British Council 2012: 1 in 3 feel they’d have a better job if they’d lived or studied abroad http://www.britishcouncil.org/press/1-3-better-job-if-lived-abroad

European Commission 2013: ‘Working together for Europe’s young people - A call to action on youth unemployment’, COM(2013) 447 of 19th of June 2013 http://ec.europa.eu/social/BlobServlet?docId=10298&langId=en

ESN Survey 2007: Generation Mobility http://www.esn.org/content/esnsurvey-2007

ESN Survey 2008: Exchanging Cultures http://esn.org/content/esnsurvey-2008-exchanging-cultures-0

Think Global & British Council 2011: Global Skills Gap - Preparing young people for the new global economy, http://clients.squareeye.net/uploads/dea/documents/BusinessPoll_online_TG.pdf

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Annex 1: About ESN

Erasmus Student Network (ESN) is the biggest inter-disciplinary European student organisation in the field of mobility. ESN is a non-political, non-profit and non-religious organisation with over 12,000 volunteer members from local student groups (so called sections) in more than 430 Higher Education Institutions in 36 countries. ESN supports educational, social and cultural integration of international students and provides practical information for incoming and outgoing students about various exchange programmes. Furthermore, ESN provides intercultural experiences to students who cannot access a period abroad (internationalisation at home). The vision of ESN is the enrichment of society through international students – thus, ESN works to foster the mobility of students under the principle of SHS – students helping students. ESN provides its services annually to about 150,000 international students in Europe and beyond. ESN’s activities comprise hundreds of projects developed at all levels. The main international projects of Erasmus Student Network are: 1.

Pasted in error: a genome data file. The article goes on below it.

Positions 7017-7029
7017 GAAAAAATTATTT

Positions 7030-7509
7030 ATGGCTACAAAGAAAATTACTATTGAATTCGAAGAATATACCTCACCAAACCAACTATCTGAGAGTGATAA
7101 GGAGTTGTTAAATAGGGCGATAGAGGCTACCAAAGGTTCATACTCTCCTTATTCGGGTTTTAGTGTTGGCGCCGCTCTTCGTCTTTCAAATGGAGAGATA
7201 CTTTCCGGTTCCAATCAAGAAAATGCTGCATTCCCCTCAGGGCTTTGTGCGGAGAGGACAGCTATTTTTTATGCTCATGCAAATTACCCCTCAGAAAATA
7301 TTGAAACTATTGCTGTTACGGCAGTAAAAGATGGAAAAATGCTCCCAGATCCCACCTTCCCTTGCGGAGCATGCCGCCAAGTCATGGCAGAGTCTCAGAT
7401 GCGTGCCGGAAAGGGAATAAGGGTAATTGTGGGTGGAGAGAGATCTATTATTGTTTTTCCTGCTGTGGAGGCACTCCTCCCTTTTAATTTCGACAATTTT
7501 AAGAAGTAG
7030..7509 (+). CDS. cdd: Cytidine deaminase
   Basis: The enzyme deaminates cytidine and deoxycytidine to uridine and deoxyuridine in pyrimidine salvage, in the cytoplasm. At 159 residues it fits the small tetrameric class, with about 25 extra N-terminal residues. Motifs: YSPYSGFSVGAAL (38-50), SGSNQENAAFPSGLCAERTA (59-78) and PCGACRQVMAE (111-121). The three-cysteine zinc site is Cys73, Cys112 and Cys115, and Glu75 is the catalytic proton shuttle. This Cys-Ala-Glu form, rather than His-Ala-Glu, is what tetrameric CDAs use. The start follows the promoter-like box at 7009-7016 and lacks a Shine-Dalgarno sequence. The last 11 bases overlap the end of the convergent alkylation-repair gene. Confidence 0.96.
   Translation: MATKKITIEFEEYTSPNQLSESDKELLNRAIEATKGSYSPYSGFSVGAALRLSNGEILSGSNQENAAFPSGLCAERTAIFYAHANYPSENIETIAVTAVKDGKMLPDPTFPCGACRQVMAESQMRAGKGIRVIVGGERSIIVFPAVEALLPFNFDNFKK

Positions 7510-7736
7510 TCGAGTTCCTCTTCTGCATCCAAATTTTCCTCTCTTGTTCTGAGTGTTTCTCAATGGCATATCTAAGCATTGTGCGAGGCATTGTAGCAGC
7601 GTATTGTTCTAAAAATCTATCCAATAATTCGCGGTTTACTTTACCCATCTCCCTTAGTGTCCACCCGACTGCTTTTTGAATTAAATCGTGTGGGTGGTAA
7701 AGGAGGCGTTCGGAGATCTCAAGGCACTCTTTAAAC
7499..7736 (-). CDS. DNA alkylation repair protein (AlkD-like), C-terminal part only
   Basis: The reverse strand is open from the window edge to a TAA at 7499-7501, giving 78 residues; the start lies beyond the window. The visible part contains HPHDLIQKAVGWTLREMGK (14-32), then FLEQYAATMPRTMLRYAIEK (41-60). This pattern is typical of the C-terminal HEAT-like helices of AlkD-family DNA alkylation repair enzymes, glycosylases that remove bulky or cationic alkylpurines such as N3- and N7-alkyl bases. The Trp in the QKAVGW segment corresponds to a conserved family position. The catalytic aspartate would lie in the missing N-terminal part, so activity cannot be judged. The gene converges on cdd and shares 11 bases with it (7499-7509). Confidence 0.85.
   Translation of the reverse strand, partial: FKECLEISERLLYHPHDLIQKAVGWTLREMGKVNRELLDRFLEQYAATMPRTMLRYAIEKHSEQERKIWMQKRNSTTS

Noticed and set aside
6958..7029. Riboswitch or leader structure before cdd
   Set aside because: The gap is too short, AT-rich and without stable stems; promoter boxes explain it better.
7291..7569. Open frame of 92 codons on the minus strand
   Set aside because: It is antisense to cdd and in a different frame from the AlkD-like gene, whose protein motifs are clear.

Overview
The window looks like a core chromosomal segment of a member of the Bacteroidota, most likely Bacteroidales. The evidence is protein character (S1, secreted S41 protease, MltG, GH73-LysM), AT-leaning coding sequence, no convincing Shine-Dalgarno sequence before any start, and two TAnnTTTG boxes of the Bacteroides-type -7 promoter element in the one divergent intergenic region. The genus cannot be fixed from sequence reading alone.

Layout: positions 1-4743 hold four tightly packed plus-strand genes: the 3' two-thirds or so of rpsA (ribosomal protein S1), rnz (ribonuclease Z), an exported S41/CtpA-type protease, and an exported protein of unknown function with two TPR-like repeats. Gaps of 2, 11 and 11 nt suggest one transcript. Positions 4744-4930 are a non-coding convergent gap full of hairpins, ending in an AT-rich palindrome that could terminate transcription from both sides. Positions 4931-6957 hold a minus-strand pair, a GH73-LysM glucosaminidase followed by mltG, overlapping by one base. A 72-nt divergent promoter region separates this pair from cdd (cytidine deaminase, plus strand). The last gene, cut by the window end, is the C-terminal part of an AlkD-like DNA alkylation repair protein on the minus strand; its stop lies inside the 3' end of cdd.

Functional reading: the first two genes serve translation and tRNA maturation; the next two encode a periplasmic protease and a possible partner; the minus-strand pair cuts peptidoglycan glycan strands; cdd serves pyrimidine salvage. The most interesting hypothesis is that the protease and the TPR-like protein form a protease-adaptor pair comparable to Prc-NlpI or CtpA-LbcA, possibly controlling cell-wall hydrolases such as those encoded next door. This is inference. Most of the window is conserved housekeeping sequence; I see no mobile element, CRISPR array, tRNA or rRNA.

ESNSurvey (http://esn.org/content/esnsurvey) is a European-wide research project covering different topics concerning mobility and education. It is conducted annually and surveys students at higher education institutions, with an average response rate of 10,000 answers. Starting in 2005, the ESNSurvey is the biggest regular European research project planned and carried out entirely by students for students. So far, the ESNSurvey has investigated the following topics – Experience of Studying Abroad (2005), Exchange Students’ Rights (2006), Generation Mobility (2007), Exchanging Cultures (2008), Information for Exchange (2009), E-Value-ate Your Exchange (2010) and Exchange, Employment and Added Value (2011).

2.

PRIME (Problems of Recognition in Making Erasmus, http://www.prime.esn.org/) is a research project addressing the continuing challenges concerning recognition procedures for outgoing exchange students. PRIME has been carried out in 2009 and 2010 following up on the results of the ESNSurveys 2006 and 2007, showing that full recognition is not yet a reality. The aim of PRIME is to collect best practices among participating higher education institutions and through their dissemination contribute to the improvement of the situation. A new study will be conducted in the course of 2013.

3.

STORY (Strengthening the Training Opportunities for International Youth, http://esn.org/content/story) is a new ESN project, launched in 2013 and

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Creating Ideas, Opportunities and Identity | Results of the ESNSurvey 2013

addressing key challenges of student and young graduates training mobility. A thorough investigation on the obstacles will allow producing tangible recommendations for all stakeholders. The project activities will raise awareness and provide information by promoting training mobility. Moreover, accessibility will be provided through an online platform matching companies and institutions offering training mobility opportunities with young Europeans seeking a training abroad. 4.

SocialErasmus (http://socialerasmus.esn.org/) gives international students the opportunity to help local communities in several ways through the interaction between students and local communities. It was the flagship project of ESN in 2011/2012. Projects are mainly carried out in three areas: Charity, Environment and Education. At the same time, international students gain experience, knowledge, openness and discover their love for Europe! Erasmus in Schools (EiS) was the flagship project of ESN for 2013 within the framework of SocialErasmus. These activities aim to promote mobility at an early age. ESN’s local sections organise visits to elementary and secondary schools so that international students can do a wide range of activities that include country and culture presentations, language sessions and mobility promoting activities.